Responding to input from some customers following our first pilot, BART is changing one rule during the new test: no bikes will be allowed in the first three cars of each train during commute hours (7 am to 9 am and 4:30 pm to 6:30 pm). This gives more options for those who want to avoid bikes all together. For safety reasons, at no time are bikes allowed in the first car.
“BART staff has been busy reconfiguring the interiors of our cars to allow for more space for standees, bikes, strollers, luggage and wheelchairs. These changes help make boarding and off-boarding easier for all our riders and provide more space for bike riders to stack their bikes and free up room for others. We are on track to have reconfigured 100% of our fleet by the end of June,” Radulovich said.
All operational safety related bicycle rules will be enforced during the test week including no bikes on crowded cars, yield to disabled and senior passengers, don’t block aisles and no bikes on escalators. See www.bart.gov/bikes for the full bike rules. Once again, customers will have an opportunity to take a survey starting March 18th and provide feedback about the test by going online to www.bart.gov/bikes or calling 1-888-743-9921.
"Expanding access and parking for bicyclists encourages riders to ditch their cars, freeing up car parking spaces for those who have no other option than driving," BART Board Member Robert Raburn said. "BART is installing more bike lockers and racks monitored by security cameras, but when bike parking is filled the remaining option is to bring the bicycle on board."
BART staff has been working closely with the bike coalitions and the Accessibility Task Force, which advocates on behalf of people with disabilities and seniors, to ensure successful implementation.
"We heard from countless bike riders on both sides of the Bay that the August pilot opened up regional commuting by bike for both experienced bike riders and those wanting to give it a try for the first time,” said Leah Shahum, Executive Director of the 12,000-member San Francisco Bicycle Coalition. “We applaud BART for instituting this week-long March pilot removal of the bicycle blackout period and look forward to helping make it a success for both those who ride bikes and those who don’t.”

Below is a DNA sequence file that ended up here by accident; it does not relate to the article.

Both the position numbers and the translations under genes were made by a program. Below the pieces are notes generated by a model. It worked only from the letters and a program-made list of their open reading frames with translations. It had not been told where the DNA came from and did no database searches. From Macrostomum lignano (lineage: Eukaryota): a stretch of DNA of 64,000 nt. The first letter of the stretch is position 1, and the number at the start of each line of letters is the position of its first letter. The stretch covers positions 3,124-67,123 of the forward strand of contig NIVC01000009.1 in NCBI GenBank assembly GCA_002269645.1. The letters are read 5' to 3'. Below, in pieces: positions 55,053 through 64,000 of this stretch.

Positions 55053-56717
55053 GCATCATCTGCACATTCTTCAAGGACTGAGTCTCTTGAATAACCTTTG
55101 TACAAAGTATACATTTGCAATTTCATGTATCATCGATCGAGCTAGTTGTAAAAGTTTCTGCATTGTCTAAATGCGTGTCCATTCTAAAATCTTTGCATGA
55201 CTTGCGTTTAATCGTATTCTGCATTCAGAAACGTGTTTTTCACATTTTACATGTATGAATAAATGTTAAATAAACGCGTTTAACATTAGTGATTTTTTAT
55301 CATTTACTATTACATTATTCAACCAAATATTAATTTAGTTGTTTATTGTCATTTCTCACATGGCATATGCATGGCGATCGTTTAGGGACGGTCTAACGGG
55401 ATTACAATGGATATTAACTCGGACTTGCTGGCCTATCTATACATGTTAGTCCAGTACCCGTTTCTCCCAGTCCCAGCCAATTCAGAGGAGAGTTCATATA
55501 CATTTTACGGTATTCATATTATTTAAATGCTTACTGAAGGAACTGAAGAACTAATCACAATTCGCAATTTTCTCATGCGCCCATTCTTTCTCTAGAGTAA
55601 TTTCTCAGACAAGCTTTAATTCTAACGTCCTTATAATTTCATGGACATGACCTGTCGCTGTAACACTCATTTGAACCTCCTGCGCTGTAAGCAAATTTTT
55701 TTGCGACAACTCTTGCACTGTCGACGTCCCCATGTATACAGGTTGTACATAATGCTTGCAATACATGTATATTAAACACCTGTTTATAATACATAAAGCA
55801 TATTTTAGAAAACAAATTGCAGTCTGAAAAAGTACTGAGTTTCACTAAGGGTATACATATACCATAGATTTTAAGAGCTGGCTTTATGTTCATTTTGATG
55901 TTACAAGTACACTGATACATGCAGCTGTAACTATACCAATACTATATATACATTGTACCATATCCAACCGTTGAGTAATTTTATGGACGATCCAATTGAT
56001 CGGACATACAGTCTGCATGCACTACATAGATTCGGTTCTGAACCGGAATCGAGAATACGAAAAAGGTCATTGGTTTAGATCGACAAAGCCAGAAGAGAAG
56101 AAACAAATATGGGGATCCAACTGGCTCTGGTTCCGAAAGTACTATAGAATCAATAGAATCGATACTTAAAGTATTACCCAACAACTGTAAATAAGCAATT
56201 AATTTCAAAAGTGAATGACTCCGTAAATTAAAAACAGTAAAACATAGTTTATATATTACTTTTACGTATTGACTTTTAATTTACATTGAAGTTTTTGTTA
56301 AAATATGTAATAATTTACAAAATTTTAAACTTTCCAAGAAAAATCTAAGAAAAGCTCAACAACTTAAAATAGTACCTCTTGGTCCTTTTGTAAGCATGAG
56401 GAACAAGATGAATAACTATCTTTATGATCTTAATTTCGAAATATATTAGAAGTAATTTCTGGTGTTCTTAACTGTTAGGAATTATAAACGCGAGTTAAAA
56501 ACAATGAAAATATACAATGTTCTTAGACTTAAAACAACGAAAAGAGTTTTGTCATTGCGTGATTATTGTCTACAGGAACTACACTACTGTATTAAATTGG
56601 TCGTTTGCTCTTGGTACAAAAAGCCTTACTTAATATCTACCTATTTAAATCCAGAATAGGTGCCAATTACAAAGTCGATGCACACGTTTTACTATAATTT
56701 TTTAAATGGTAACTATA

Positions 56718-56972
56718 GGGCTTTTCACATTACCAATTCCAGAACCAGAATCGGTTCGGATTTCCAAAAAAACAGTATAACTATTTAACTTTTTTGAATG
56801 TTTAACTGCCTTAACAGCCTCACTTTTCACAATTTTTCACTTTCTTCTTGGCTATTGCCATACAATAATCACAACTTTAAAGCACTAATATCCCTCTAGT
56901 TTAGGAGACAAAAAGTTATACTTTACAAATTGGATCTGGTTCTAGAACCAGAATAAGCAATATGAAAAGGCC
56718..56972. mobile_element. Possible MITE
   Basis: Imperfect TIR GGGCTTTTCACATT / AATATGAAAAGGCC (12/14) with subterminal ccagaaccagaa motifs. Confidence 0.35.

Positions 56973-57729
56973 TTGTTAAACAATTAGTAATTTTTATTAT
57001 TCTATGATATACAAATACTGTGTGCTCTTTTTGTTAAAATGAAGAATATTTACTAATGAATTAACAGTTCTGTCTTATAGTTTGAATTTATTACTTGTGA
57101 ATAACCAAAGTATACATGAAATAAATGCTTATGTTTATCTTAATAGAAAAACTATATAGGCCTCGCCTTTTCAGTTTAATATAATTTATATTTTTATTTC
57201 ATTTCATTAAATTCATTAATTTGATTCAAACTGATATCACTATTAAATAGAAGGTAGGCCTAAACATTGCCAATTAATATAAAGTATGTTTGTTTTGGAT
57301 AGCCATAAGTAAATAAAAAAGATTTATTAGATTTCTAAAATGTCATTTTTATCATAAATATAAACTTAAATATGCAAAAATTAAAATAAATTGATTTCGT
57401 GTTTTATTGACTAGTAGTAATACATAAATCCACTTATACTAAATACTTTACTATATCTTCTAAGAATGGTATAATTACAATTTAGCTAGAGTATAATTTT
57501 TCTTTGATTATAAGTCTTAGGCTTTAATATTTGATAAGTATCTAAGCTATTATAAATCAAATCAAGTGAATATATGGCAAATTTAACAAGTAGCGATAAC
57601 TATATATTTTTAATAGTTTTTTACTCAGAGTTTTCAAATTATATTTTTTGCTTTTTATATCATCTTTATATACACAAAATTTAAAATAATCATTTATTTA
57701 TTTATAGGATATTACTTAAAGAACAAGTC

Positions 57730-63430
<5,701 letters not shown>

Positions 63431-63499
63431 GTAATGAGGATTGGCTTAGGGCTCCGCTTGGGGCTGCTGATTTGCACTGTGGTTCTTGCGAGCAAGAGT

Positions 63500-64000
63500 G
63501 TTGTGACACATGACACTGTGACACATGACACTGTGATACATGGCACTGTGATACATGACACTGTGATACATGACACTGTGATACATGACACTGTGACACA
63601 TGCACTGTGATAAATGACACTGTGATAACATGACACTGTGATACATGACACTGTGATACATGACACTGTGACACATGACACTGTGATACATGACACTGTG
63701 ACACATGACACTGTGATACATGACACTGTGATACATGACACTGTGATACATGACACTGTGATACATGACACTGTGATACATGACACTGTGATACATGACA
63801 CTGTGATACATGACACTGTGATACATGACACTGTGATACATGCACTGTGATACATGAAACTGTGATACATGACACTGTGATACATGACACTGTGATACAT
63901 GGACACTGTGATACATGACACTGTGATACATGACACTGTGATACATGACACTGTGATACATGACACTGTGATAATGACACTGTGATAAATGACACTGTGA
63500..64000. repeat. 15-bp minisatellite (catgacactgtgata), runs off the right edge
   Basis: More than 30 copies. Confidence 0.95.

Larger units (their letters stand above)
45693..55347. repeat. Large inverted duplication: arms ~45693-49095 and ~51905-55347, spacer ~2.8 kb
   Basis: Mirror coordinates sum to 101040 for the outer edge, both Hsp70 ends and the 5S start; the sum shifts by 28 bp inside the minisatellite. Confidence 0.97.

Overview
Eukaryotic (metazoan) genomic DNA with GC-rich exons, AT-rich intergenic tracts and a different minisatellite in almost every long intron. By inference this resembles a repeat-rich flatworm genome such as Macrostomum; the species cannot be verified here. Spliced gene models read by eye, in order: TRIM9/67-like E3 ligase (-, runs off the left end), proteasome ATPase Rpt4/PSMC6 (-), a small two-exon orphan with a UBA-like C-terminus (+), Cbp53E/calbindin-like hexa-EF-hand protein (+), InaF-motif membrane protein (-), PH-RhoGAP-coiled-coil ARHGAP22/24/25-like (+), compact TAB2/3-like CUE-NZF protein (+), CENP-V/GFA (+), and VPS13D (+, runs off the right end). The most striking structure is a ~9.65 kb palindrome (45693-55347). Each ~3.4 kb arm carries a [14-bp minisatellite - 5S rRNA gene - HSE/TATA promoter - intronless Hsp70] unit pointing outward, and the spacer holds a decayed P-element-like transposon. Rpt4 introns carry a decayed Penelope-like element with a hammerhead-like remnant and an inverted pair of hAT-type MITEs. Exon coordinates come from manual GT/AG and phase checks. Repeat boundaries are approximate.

"We are happy to work alongside BART to make this second all-hours bicycle access pilot a success for all BART riders,” said Renee Rivera, Executive Director of the 4,000-member East Bay Bicycle Coalition. “By creating more access for bikes on BART we are giving Bay Area residents a new healthy and convenient commute option.”
Commuter tax benefits for transit have increased in 2013, making BART an even better value.
Thanks to the American Taxpayer Relief Act of 2012, there’s an increase in the amount you can save using pre-tax dollars for commuting. The tax code now allows up to $245 per month for qualified transit fares. And there’s another up to $245 per month allowed for qualified transit parking, including parking at BART stations.
You can take advantage of the benefits through employer-sponsored programs. Talk to your employer about what’s available or get more details at www.bart.gov/pretax.
Employees who set aside income on a pre-tax basis do not pay federal income or payroll taxes on the income set aside. If you have a combined (local, state, federal) tax rate of 40% and spend $240 per month on BART fares, you could save nearly $100 each month or $1,200 a year. If you pay for monthly BART parking at $63 per month, you could save an additional $25 per month or $300 per year.
Customers already rate BART as a good value for the money and these programs make it even better. In the 2012 customer satisfaction survey 70 percent rated BART a good value, up from 64 percent in 2010.
A new law aims to make BART safer and cleaner for riders and employees. BART is holding a series of community meetings in February to inform the public about the law and seek feedback on its implementation. Read the full story and get the meeting schedule at bart.gov. BART joins two other California transit systems, in Sacramento and Fresno, in implementing the law's provisions. See image below for an example of a public information poster that the Sacramento system used. BART will create its own public information materials explaining the new law.
It’s not your imagination. BART trains are still getting more crowded, especially in the peak commute hours. In 2012 BART carried more than 114 million riders, surpassing all records. BART also set an all-time single-day record of 568,061 as the Bay Area celebrated the 2012 Giants World Series victory.